Festival Gig On the Seafront



We have secured a slot at a Biker’s festival called Britona on the seafront in Brighton. We are assured that, as a consequence of being ‘bumped off the bill’ last time, we will definitely be the second band on – which gives us a slot at eleven o’clock in the morning. The closer I get to Brighton as I drive down the motorway, the more I am surrounded by Bikers in convoy. I think ‘this event must be quite big’. When I reach the sea front there are ushers everywhere trying, it seems unsuccessfully, to control a seething mass of thrumming bikes driven by leather clad dudes and their biker chicks. I find what seems to be the last place in the designated parking area (artists get a pass) and start walking to find where the stages are. It turns out we are playing a third of a mile from where I have parked. It is glorious weather, the last sun of the summer streams down on the seafront and along with the hum of hundreds of Harleys there is a definite festival buzz in the air.


Having found where we are going to play I make my way back to the car and start to unload my gear. This is not going to be easy - although my heavy amp is on wheels I don’t want to risk rattling its delicate valves over the bumpy road surface; however its weight means that I simply can’t carry it the whole distance (I don’t think my fingers would be able to play). So I end up gingerly pushing it (while balancing my telecaster precariously on top) through the dazzling sun and exhaust fumes towards the stage. At one point I find myself scuttling down a narrow channel left between two rows of glistening heavy metal machines - the pride and joy of all these heavy biker dudes. I have nightmares of catching my amp on one of the wheels and then the whole lot falling over like dominoes. I make it to the stage, exhausted and stressed, then have to go through it all again to pick up my effects case and my other guitar.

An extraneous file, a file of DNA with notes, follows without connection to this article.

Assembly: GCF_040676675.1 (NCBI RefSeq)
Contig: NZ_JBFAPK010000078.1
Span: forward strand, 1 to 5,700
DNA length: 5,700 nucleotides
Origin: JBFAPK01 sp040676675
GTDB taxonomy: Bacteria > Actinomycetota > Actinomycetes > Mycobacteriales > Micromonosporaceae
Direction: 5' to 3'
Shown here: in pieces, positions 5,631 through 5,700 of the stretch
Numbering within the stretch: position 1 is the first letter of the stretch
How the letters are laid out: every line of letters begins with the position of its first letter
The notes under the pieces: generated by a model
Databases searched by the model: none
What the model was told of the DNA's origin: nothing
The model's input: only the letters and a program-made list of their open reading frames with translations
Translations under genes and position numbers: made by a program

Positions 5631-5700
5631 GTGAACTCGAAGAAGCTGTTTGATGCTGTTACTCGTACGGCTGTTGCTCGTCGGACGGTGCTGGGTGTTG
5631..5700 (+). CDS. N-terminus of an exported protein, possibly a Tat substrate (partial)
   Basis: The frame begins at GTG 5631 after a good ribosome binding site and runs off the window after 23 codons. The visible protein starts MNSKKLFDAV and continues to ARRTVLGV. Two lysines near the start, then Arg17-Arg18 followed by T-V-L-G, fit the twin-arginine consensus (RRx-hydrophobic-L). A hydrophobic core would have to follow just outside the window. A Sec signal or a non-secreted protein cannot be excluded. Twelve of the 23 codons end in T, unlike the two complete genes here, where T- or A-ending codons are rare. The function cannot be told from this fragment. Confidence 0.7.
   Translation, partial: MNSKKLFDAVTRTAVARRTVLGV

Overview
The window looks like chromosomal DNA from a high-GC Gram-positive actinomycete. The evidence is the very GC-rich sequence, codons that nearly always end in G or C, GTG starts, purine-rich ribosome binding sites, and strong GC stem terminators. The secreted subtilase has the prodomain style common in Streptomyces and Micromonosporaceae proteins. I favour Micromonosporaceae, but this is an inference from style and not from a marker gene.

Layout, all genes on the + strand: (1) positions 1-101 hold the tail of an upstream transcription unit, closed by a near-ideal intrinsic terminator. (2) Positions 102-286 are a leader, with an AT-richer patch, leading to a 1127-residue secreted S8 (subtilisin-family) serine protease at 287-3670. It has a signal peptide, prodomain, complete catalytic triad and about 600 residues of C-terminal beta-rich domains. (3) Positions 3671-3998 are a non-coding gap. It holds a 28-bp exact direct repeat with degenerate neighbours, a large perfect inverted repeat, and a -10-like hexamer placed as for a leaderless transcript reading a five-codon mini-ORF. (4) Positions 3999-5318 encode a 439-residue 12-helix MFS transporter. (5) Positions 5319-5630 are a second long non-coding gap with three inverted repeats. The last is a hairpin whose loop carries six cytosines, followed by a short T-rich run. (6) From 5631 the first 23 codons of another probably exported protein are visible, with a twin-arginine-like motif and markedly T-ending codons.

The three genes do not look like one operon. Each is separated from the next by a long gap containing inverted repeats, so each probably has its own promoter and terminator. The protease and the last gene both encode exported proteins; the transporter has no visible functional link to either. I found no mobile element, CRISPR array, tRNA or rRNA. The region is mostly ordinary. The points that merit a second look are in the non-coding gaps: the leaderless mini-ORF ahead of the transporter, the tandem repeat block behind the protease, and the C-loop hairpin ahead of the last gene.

Eleven o’clock in the morning is a strange time to be playing the blues but it turns out to be quite a decent slot; people are fresh and inquisitive at the start of the day. For the first time we have someone on a desk mixing our sound so at least we know that whatever we play it will be well balanced. The festival runs in a long strip for about a mile along the seafront so not all of those hundreds of bikers see us play but about 50 of them do and we seem to go down well (some even dance). Afterwards the manager of a Hendrix tribute band tells us he loved what we did and asks would we consider playing support to his band. This could be good for us in terms of gaining introductions and connections to venues. He takes our number but no one thinks to get his - which is a shame because he never calls and none of us can trace him! It’s all learning!


October 2010


One of the biggest challenges for a new, unknown band is getting gigs. This was a side of being in a band which I hadn’t anticipated…



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